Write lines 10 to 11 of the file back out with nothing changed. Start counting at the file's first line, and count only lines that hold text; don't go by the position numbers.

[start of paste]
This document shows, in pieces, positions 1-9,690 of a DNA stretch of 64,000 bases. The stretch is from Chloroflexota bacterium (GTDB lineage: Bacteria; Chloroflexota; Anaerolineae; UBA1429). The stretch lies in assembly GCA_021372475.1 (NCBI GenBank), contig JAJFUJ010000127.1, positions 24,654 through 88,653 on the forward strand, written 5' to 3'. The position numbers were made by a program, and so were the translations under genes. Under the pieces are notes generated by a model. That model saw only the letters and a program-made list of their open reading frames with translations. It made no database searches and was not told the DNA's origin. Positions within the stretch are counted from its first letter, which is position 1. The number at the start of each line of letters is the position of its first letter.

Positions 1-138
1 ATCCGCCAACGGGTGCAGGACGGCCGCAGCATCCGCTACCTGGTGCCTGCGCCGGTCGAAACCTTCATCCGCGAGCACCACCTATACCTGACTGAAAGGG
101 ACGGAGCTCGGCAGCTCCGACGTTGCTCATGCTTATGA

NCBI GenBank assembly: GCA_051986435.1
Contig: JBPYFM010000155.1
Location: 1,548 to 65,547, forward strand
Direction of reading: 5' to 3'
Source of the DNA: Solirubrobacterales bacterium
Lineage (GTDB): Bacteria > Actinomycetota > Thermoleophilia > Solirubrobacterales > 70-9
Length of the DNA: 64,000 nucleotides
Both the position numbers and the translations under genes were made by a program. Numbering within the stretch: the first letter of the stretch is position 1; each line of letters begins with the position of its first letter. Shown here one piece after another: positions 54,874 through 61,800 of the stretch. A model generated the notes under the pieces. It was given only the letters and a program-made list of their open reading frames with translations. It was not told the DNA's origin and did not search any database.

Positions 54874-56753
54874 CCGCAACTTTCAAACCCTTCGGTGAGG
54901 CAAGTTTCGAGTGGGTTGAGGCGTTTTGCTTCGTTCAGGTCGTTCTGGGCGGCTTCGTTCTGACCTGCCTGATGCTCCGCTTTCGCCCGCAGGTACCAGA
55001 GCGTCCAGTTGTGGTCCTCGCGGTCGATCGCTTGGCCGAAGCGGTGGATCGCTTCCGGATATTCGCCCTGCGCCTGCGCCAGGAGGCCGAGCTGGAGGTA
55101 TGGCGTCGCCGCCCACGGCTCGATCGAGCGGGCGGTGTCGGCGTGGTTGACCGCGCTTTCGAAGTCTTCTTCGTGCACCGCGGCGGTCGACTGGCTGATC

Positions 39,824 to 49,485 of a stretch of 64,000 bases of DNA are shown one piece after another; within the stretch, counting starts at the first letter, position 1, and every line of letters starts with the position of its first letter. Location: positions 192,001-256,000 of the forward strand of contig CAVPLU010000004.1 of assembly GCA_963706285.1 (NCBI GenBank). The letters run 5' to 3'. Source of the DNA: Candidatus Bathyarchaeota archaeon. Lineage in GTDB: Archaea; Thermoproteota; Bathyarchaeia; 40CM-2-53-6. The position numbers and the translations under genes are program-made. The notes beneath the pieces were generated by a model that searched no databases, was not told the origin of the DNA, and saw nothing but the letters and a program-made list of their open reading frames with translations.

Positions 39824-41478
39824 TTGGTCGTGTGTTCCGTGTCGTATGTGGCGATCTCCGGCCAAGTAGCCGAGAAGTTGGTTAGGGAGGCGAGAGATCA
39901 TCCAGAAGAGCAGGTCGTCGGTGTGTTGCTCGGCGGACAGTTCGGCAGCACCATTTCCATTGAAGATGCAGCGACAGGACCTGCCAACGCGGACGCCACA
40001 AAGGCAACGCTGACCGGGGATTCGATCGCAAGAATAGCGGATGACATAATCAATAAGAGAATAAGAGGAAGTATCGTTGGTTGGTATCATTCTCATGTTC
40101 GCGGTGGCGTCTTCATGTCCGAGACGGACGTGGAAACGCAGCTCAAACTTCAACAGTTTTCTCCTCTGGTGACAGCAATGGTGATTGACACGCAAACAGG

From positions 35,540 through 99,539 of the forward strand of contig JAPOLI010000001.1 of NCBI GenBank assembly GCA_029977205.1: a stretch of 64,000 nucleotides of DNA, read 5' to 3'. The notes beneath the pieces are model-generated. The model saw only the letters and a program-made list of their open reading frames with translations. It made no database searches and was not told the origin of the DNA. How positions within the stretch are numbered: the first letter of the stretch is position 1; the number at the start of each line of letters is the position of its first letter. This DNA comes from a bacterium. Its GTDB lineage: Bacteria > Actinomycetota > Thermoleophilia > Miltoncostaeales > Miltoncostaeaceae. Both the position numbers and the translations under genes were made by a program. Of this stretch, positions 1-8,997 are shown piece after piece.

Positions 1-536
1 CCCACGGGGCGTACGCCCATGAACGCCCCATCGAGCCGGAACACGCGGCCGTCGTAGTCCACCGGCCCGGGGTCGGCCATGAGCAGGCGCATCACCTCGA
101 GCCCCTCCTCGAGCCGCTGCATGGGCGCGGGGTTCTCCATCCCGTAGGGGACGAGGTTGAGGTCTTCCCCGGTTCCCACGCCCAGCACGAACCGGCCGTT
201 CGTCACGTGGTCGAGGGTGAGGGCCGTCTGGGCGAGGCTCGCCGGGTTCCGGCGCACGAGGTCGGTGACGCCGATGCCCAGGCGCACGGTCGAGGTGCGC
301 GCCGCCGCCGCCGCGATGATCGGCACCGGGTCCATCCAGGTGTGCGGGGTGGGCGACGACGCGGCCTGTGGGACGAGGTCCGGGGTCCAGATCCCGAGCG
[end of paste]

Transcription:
Lineage (GTDB): Bacteria > Actinomycetota > Thermoleophilia > Solirubrobacterales > 70-9
Length of the DNA: 64,000 nucleotides